Britain is taking drastic measures in southern England and many EU nations are banning travel from the UK in an effort to slow the spread of a new COVID variant identified there that may be contributing to faster spread of the coronavirus in the area. The UK set a new daily record for coronavirus cases Sunday: 35,928, nearly twice the number recorded just a week prior. Meanwhile, across an ocean, US Army scientists are examining the variant in an attempt to determine whether it will be resistant to the new vaccines and Canada is joining those aforementioned EU nations. The latest:
- "Out of control": Those were the words the UK's health minister used to describe the new variant's spread, per CNN. Prime Minister Boris Johnson will chair an emergency meeting of the government Monday to discuss next steps.
- About those travel restrictions: Canada joined many EU nations in banning flights from the UK; it will halt flights for at least 72 hours starting Sunday night. Multiple South American countries have announced similar moves. Saudi Arabia, Turkey, Israel, and others have also announced new travel restrictions. CNN has an extensive list.
- Emergency meeting: The Monday meeting chaired by Johnson will specifically discuss the travel restrictions, including the fact that France has closed its border with England for 48 hours, the BBC reports. Of particular concern is whether imports and exports, most especially food supplies, will be impacted.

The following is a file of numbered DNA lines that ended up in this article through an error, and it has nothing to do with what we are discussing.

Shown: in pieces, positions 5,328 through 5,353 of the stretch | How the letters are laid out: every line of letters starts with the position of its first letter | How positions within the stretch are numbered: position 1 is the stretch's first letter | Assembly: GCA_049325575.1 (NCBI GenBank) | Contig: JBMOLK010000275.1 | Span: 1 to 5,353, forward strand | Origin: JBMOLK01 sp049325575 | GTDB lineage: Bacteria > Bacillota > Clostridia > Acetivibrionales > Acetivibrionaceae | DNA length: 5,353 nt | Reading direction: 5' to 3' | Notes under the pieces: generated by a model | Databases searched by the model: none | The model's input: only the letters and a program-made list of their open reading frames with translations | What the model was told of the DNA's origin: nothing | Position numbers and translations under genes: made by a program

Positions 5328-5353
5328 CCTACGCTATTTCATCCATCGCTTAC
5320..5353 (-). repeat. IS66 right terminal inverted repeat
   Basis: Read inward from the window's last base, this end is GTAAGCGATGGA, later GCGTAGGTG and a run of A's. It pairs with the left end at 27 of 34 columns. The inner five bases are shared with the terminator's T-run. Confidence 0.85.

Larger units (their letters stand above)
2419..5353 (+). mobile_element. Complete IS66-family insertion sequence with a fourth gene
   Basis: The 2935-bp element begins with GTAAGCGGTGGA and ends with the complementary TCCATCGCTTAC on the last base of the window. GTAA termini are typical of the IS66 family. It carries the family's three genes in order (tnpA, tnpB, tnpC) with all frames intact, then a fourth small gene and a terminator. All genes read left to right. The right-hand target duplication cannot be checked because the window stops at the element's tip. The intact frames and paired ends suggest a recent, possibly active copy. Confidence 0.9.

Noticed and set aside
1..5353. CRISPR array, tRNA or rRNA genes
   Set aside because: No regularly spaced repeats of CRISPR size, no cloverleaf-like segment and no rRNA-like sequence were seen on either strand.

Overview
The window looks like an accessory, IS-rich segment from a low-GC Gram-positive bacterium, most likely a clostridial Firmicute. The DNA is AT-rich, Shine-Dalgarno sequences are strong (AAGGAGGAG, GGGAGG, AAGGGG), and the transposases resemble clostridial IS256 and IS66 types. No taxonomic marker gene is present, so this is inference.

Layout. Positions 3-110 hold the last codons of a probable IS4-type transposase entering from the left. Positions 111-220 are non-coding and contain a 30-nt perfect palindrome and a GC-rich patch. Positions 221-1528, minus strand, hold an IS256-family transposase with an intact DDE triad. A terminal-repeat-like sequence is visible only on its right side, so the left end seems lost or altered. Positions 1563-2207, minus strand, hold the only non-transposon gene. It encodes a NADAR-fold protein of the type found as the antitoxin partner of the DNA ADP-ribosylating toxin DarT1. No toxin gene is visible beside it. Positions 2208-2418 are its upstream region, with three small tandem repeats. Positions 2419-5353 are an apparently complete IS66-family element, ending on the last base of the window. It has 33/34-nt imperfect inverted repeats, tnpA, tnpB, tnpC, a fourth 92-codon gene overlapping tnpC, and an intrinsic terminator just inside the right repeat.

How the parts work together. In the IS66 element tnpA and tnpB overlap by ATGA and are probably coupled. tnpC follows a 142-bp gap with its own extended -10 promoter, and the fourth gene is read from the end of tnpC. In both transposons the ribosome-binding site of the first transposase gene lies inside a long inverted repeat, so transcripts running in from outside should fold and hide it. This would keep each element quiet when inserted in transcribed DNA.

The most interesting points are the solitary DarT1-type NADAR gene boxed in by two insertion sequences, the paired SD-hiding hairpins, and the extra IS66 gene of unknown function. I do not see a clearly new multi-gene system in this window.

- Fleeing the city: Many rushed to get out of London ahead of travel restrictions, despite warnings from officials that anyone in the area should act as if they are infected.
- Cause for alarm? Officials are stressing that there is so far no evidence the new variant is any deadlier or that it will not respond as expected to vaccines. It may, however, be up to 70% more transmissible, though experts say it's also possible this is just a "lucky" variant getting extra attention due to a superspreader event. It's said to be responsible for 60% of infections in London—which almost doubled over the past week.
- On the vaccine front: Scientists at the Walter Reed Army Institute of Research think they should know within days whether the new variant is resistant to vaccines, CNN reports. "It stands to reason that this mutation isn't a threat, but you never know. We still have to be diligent and continue to look," a director says. Other medical experts agree with that assessment. The vaccines have been found to work against other mutated strains of the virus, and experts say virus mutations, which happen constantly, typically don't render vaccines useless.
- "Mayhem": Science has an interesting look at what exactly made public health experts "sit up straight" during a routine meeting earlier this month.
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